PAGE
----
Founders couldn't have meant to take away the role of common sense in gun controlby S.J. Schwaidelson
S.J. Schwaidelson is a Minnesota writer who blogs at The Wifely Person Speaks.
Did you know there are two versions of the Second Amendment?
This is the version that was passed by Congress:
"A well regulated Militia, being necessary to the security of a free State, the right of the people to keep and bear Arms, shall not be infringed."
And this is the one that was ratified by the states and authenticated by Thomas Jefferson, secretary of state:
"A well regulated militia being necessary to the security of a free state, the right of the people to keep and bear arms shall not be infringed."
A real "eats shoots and leaves" moment, eh? Well, it's worse than just bad punctuation.
As conceded by the Supreme Court, there is a direct link between the Second Amendment and the English Bill of Rights of 1689, which protects the rights of Protestants from disarmament by the Crown. That text reads as follows:
"That the Subjects which are Protestants may have Arms for their Defence suitable to their Conditions and as allowed by Law."
Lacking the phrase, "as allowed by law," our version seems to circumvent the ability of Congress (or anyone else for that matter) to make a determination about what the law permits ... and by extension, makes the passage of any law restricting guns a matter of constitutionality. So there is actually no law that can be made (according to the NRA) that can limit the ownership of any gun.
In District of Columbia vs. Heller, the Supreme Court ruled that it was absolutely OK to own a gun unconnected to a militia, and ruled that said gun could be used for traditionally lawful purposes, such as self-defense within the home. It was the first SCOTUS ruling that considered the Second Amendment to be protecting an individual right.
Since Day One, however, there has been debate over the intent of the amendment, and whether or not firearm type was limited to the scope of a militia. The Supreme Court has never defined the meaning of the word "arms," and subsequently any attempt to limit the type of firearms permitted has become a constitutional debate.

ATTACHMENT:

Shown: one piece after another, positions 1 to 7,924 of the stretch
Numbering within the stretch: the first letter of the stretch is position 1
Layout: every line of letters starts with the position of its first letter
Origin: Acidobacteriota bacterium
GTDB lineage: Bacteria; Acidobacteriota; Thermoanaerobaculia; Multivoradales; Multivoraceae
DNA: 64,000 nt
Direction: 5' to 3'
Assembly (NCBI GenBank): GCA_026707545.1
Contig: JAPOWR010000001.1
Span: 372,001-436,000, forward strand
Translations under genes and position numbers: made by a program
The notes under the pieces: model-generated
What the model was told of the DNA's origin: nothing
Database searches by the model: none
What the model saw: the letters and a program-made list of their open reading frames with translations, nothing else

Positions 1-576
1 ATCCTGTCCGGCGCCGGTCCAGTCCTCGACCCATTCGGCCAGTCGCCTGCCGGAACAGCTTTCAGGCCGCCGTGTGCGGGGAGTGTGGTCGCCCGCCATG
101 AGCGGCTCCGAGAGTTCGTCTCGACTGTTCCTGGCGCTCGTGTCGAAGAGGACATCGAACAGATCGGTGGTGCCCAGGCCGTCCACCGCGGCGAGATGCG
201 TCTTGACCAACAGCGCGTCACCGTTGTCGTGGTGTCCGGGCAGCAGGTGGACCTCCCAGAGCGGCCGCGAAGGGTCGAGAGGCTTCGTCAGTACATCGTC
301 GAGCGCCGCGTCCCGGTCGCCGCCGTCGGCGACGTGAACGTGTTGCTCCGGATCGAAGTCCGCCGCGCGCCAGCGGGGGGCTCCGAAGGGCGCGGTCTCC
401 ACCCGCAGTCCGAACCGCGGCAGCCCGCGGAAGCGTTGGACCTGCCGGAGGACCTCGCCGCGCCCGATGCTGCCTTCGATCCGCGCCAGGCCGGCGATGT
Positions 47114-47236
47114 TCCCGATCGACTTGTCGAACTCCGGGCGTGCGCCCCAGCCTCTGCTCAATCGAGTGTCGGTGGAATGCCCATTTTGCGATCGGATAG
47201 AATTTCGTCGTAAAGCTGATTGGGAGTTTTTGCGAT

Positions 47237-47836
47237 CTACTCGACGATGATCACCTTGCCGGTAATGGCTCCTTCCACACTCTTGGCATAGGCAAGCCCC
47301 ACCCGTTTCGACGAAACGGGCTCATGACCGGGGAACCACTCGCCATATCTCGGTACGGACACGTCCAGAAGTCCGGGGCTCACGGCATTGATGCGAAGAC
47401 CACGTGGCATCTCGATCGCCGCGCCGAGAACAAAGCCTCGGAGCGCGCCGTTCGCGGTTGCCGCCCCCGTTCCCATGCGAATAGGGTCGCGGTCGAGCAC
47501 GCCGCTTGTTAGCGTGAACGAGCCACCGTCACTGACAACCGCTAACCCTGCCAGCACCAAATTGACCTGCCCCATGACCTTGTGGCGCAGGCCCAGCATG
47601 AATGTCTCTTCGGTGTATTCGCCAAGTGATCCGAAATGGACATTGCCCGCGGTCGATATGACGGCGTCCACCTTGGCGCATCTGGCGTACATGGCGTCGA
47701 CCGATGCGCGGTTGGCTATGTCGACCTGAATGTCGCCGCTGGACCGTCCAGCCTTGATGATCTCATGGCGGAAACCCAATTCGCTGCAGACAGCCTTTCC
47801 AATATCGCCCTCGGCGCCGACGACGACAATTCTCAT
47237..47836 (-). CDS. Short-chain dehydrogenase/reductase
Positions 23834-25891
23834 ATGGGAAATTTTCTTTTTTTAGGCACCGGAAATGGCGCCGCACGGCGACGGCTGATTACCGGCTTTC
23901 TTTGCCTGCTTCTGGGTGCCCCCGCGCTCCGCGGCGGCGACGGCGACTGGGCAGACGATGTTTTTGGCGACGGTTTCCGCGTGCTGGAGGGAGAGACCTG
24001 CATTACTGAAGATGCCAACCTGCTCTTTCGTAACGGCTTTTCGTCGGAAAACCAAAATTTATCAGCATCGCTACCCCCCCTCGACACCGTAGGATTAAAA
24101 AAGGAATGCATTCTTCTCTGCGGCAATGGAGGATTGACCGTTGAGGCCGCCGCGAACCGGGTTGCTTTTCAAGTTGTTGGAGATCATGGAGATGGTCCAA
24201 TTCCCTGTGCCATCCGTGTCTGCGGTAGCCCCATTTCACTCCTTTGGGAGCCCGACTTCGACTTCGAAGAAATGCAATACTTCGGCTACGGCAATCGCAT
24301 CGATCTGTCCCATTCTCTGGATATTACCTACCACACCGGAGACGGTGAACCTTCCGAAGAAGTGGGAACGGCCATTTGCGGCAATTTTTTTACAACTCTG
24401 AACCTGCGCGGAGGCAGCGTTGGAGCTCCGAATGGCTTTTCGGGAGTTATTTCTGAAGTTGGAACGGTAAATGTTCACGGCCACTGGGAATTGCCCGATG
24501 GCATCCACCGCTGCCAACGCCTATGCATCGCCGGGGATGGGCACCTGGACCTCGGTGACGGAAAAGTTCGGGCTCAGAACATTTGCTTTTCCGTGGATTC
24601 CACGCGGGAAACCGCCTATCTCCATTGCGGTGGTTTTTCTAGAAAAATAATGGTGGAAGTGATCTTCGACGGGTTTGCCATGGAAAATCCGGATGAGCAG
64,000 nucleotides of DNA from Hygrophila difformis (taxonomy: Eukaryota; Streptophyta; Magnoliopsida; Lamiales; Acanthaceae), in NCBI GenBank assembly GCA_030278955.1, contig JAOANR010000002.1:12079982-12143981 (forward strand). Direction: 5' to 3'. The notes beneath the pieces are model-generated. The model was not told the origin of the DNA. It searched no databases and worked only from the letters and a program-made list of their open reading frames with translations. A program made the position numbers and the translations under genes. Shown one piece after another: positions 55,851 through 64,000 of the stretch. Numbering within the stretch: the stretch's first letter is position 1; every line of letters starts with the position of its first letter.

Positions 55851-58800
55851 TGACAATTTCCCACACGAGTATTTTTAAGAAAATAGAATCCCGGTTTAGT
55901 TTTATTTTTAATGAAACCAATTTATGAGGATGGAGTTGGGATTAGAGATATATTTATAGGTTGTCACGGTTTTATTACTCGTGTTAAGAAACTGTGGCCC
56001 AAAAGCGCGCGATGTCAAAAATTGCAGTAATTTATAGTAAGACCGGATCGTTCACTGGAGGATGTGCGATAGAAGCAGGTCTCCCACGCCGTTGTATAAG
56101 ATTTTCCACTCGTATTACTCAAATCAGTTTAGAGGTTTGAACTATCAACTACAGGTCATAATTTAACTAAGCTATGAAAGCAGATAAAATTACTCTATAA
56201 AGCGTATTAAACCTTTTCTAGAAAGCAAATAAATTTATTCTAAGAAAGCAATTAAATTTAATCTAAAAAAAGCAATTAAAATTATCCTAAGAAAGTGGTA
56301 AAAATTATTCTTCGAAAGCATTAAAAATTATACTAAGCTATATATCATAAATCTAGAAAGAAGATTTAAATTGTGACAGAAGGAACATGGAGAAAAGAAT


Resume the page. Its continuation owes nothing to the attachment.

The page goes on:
What has been omitted from the debate is common sense.
Lots of people have permits for and legally own handguns. Some people feel safer having one in the house, and they are supposed to be trained in the use and storage of such a weapon. One does not leave one's Glock lying about on the kitchen table for the kids to play with or take to school for show and tell.
Hunting guns are supposed to be used for sport and when not in use, I do believe they are supposed to be kept in locked storage. And lots of people participate in other marksmanship-type events, like skeet and pentathlon, safely and without incident.
But show me where in this country one needs to own a couple of Uzis, AK-47s, and a few customized M-16s thrown in for good measure. Does one need to ever stock thousands of rounds of armor-piercing ammo?
It's time to give up our delusions of frontier life; them days are long gone. Even in our most rural communities, there is not a single reason for anyone to own an assault rifle. Guns and ammo are not the same as laundry detergent and a 12-pack of toilet paper. We put warning labels on everything, but we still let people walk out of gun swap meets without so much as a name verification. How is it that New York City can ban giant sodas and too much salt in your fries, but cannot stop assault weapon ownership?
I am not suggesting all guns be banned, although I wouldn't exactly oppose that idea. But it's time to stand up to groups like the NRA and demand common sense be allowed back into the conversation. The gun lobby isn't about hobbyists or hunters or urban dwellers who feel safe with a gun in the apartment. It is just a group of people who seem to think it's more important to let anyone own weapons. Even people who might use them to shoot up a movie theater, or a school, or a community center. The list just goes on and on.
We have a big election coming up. Maybe now is the time to demand that common sense be restored to the gun debate. There are more of us who want to see assault weapons banned than want to see them protected. We, the people, can demand a halt to the insanity of insufficient gun control.